I started working this storm because I couldn’t get out of it’s way. There were a few rain/hail shafts pursuing me across the flats so I went up on the ridges to get a better look at the storm. It’s not often I get to see running water in these ephemeral washes. (Good word to google). This storm just Dumped Water with marble sized hail for some time. I’m estimating 2 inches of precip fell with right at an inch of ice in places. Here it had melted somewhat since it was 60 degrees out up at the local top of the world for this shot.
The water that was accumulating down river would have been significant from this storm. I didn’t go down to the flats where dozens of these little washes conjoin into a much bigger force to be dealt with down river.
The Storm was breaking as sunset approached. Passing to our east leaving me with a window to the sky. A crepuscular display ensued for our enjoyment.
The chill in the air that night was only matched in it’s uniqueness only by the mist rising then flowing down valley. Neither something I’m used to this drought year. A river of dense fog rolling down the valley. That vision has already published on the internet a week ago. The saturated air hitting all the hail ice covering the ground made a wonderful fog generator. Both evaporation and sublimation (another google word) was occurring along with the flooding locally.
This Crown Sky during mid-civil twilight (about 15 minutes after the sun went down that night) is a pretty rare sky event. I’ve only been able to photograph a half dozen crown skies this good in 30 years. This is the second from mid -twilight with the sun well below the horizon by a few sun diameters by the time this was taken.
It was dark. I didn’t enhance the colors, this is a time exposure of about 3 seconds which tends to enrich colors a bit. I adjusted them to where I remembered them. This is a night sky after all… I will work a “promising” sunset from early Golden Hour to late Civil Twilight. Longer if the sky show lasts longer. Reverse that for morning / sunrise. Sometimes I work from my yard, other times I’m way out in the backcountry. Hard to know what the skies are going to do.
The light rays reaching toward the heavens. Scientists call them Crepuscular Rays. Those photons bounce off ice in the atmosphere. The travel to my camera lens. Within the camera’s sensor, they are dutifully recoded but only as a series of 1’s and 0’s. All by the computer in the camera. There a variety of software programs (filters if you will) effect the digital signal in various ways determined by a programmer overseas. If you select automatic, those are the guys doing the camera adjustments not you. . Try manual mode sometimes…… You do the work…. Only three main things to learn….. Just saying. (ISO, F-STOP and Shutter Speed)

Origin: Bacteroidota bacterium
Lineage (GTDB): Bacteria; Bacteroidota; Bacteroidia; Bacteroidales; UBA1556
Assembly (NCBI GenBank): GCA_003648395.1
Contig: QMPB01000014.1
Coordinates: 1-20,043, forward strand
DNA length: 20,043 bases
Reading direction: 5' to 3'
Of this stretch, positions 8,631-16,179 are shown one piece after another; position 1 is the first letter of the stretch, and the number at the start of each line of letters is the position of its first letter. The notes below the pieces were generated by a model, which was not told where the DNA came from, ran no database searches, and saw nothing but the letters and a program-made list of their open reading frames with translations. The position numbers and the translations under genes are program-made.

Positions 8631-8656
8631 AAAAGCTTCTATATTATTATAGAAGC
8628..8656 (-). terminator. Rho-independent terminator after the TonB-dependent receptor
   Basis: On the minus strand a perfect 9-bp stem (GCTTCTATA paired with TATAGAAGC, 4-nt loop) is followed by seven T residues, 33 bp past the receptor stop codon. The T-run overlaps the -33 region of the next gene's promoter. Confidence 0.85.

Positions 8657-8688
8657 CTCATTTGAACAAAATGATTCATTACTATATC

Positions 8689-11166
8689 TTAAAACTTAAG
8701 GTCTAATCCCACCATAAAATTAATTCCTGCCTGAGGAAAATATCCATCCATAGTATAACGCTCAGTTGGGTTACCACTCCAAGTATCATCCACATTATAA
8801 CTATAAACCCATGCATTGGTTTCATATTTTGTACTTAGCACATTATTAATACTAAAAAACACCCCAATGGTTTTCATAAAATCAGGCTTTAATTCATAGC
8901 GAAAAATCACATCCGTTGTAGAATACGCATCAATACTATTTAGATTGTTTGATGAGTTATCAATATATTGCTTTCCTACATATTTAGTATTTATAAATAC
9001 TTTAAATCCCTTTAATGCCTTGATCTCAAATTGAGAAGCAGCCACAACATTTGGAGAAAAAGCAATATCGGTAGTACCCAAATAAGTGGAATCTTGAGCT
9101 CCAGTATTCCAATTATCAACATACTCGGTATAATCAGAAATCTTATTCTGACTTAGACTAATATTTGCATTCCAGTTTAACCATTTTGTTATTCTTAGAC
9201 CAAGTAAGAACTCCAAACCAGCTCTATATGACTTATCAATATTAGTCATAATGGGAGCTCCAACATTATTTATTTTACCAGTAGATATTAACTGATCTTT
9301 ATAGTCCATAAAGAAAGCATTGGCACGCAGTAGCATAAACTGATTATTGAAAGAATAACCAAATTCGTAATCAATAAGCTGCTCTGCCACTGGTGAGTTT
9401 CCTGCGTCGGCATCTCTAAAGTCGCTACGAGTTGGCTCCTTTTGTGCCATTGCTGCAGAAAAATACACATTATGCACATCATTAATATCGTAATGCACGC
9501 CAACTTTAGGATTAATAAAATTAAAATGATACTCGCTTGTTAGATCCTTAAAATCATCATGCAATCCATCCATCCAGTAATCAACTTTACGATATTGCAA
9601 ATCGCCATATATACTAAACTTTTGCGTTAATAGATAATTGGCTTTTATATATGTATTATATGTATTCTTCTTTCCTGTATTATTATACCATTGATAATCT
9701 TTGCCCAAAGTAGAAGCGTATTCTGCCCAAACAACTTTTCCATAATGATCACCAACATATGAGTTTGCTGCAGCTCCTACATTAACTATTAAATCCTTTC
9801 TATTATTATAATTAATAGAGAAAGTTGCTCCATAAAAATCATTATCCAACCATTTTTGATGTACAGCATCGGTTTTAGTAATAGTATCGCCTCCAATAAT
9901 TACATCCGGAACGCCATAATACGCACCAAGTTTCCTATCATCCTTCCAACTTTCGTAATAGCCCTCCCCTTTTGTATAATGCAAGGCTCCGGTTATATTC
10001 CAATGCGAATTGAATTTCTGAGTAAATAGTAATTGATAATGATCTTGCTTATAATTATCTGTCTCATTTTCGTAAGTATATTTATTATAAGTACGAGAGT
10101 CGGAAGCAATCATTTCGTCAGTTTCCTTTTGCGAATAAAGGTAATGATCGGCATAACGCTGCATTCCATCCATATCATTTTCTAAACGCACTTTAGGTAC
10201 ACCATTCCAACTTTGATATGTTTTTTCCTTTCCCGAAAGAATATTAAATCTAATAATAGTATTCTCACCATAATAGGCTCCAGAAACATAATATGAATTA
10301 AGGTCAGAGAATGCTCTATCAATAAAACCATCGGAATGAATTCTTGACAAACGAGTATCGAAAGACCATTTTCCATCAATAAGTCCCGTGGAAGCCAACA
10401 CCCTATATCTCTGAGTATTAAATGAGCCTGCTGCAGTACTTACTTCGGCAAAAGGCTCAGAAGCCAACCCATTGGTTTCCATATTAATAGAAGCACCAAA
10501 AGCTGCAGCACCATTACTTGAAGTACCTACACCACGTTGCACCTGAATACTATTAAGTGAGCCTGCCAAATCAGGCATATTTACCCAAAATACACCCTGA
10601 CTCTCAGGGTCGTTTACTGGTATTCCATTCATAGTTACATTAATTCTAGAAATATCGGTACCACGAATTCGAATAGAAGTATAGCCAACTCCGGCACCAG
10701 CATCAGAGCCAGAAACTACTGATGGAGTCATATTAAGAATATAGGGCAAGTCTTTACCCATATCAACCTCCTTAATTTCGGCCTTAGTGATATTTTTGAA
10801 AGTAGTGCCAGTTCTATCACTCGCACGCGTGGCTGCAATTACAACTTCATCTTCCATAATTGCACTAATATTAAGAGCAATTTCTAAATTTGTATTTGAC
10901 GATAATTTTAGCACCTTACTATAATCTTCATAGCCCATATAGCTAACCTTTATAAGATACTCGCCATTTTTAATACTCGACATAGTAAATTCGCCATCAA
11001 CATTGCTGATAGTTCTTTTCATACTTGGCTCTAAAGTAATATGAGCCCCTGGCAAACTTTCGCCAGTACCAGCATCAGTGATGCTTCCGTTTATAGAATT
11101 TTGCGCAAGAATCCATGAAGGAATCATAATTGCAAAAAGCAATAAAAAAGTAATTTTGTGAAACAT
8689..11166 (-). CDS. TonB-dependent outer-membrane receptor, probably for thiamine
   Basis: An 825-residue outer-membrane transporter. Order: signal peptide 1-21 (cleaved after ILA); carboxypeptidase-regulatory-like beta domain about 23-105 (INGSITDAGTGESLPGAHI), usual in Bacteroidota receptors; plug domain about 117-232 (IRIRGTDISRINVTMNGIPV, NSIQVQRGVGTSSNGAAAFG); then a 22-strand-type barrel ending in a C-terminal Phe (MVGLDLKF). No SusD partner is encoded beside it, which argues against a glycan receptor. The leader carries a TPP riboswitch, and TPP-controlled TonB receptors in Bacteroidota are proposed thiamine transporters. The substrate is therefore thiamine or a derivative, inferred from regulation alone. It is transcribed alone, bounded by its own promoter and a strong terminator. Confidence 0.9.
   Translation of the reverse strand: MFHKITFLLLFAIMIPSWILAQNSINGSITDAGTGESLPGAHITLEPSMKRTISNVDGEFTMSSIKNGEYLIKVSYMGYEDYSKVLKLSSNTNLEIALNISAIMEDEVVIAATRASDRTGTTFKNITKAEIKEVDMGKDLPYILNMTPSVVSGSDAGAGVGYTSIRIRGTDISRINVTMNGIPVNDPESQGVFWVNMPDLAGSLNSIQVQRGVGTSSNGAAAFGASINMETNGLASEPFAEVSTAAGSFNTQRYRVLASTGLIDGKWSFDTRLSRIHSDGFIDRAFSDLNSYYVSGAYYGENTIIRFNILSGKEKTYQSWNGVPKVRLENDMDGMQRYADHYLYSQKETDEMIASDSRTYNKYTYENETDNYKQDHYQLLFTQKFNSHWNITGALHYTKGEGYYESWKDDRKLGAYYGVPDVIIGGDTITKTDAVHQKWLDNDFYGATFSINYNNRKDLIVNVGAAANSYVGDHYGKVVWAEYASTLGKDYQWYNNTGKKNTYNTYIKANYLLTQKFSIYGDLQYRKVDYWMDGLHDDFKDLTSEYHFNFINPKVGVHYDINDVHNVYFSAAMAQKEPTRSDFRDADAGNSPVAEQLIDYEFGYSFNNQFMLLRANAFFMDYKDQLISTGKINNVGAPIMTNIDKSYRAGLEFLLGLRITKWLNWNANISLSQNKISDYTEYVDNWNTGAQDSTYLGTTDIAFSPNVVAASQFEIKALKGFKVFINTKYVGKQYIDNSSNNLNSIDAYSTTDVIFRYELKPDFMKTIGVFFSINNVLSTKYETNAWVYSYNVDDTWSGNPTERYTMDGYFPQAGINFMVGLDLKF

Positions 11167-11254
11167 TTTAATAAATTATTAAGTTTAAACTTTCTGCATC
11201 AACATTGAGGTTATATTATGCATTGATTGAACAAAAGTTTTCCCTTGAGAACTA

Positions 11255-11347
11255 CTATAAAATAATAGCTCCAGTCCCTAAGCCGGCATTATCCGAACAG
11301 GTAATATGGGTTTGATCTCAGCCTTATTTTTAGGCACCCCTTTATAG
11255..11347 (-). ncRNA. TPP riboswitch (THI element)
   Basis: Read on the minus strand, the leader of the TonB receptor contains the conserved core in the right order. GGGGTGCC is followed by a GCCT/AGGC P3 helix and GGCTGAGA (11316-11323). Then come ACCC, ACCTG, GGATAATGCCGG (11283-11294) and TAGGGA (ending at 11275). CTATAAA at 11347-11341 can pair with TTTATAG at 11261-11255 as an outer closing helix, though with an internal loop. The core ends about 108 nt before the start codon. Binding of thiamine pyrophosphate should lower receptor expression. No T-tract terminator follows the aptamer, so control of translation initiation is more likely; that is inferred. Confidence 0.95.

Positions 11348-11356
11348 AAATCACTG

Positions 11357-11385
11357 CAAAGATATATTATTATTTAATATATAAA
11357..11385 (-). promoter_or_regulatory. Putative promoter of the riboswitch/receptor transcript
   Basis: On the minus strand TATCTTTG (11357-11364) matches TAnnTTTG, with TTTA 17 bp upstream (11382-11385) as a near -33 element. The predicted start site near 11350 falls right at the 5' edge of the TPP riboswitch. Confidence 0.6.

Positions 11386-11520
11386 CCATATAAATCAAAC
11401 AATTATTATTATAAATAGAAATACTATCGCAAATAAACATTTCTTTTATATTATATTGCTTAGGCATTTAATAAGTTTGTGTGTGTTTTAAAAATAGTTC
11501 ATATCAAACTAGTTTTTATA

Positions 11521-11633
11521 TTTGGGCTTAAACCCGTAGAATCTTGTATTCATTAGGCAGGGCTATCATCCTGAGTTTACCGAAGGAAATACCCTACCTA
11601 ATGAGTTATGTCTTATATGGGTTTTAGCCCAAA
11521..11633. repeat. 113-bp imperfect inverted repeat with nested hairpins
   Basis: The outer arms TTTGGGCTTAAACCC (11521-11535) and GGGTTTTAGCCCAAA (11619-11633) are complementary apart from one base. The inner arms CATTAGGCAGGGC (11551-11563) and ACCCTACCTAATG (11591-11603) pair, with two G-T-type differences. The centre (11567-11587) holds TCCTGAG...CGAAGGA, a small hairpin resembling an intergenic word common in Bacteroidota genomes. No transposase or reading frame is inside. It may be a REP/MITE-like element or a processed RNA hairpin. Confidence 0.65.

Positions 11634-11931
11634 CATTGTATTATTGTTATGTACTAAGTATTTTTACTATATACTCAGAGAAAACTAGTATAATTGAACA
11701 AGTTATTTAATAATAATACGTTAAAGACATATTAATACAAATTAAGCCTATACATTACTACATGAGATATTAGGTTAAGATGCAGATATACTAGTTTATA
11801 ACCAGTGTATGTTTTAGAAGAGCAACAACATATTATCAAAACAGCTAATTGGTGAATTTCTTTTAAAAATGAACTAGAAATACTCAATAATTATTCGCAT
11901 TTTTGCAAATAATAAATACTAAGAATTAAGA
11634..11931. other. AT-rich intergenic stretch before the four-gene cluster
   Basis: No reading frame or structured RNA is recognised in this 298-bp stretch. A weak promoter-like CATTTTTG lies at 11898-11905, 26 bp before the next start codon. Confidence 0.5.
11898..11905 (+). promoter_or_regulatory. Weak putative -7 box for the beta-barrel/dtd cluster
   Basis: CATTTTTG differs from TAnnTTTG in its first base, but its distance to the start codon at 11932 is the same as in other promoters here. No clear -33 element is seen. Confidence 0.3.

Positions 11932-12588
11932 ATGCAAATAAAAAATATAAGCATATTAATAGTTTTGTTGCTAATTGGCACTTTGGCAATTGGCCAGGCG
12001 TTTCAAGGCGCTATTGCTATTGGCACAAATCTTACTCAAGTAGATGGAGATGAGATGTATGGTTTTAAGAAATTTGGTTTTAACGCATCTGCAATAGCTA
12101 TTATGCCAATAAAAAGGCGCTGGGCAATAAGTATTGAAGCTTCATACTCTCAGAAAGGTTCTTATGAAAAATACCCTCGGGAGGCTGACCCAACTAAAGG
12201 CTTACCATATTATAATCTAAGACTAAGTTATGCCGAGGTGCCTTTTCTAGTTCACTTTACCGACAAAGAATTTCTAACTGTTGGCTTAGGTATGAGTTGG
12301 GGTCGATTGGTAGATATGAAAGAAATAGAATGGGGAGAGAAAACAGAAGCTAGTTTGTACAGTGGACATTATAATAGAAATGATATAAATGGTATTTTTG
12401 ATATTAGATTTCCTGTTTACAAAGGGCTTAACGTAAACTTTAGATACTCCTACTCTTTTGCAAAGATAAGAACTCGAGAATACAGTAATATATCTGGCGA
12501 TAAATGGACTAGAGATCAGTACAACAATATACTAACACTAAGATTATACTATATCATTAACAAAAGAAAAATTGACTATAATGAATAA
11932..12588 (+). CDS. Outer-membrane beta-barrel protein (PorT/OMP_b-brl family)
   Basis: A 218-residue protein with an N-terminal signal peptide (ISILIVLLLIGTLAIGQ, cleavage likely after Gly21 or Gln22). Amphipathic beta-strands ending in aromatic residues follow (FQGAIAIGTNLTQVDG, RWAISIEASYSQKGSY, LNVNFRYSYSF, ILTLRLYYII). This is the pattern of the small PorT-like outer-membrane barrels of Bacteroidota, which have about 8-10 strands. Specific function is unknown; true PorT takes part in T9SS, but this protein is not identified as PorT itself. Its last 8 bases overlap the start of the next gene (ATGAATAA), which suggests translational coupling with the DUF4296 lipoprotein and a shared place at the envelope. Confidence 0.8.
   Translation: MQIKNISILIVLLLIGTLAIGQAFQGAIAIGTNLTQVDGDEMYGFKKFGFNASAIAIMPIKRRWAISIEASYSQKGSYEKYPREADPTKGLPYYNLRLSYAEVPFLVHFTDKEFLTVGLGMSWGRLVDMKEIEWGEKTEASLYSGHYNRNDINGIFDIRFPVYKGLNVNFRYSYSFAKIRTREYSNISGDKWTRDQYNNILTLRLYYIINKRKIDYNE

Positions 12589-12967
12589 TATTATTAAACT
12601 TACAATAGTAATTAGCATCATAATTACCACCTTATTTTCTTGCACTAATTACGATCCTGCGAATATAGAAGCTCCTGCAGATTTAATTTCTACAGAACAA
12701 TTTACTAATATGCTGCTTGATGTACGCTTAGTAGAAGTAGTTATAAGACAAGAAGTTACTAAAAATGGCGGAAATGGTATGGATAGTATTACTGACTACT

HEre’s another rare crepuscular Ray display. I took this a week ago (as this posts) on a trip to Gillette while in the the county road down middle of the Thunder Basin National Grasslands. My nephew was driving and had sunglasses on and saw this. I was easily able to get it on camera as this 360 degree around Ray display was fairly obvious once you eliminated the glare.
It’s caused by a lot of atmospheric ice that is lighting up from the spotlights coming through the cloud cover and my perspective at the time. I’ve never seen this before in many years of photographing skies.
This inverted Crown Sky is one of the more rare skies I occasionally get the privilege of photographicing.
All The Crepuscular rays are diverging away from the position in the sky the sun is in. The Monster face was obvious and natural. I did nothing to the form of this image.
I’m typing this on Wednesday night. It will post on most social media and several FB forums automatically on Friday morning :).
This inverted Crown Sky (crepuscular rays) pointing downward and outward. The perspective of a shot like this is hard to understand unless you know that this is also a VERY wide shot over 120 degrees across.
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It was Windy so the Reflections of this Starburst Sunset (A double crown sky) were ripply. A Starburst is one of the rarest crepuscular phenomena. This was two nights ago out on state land….. Nice little lake down there…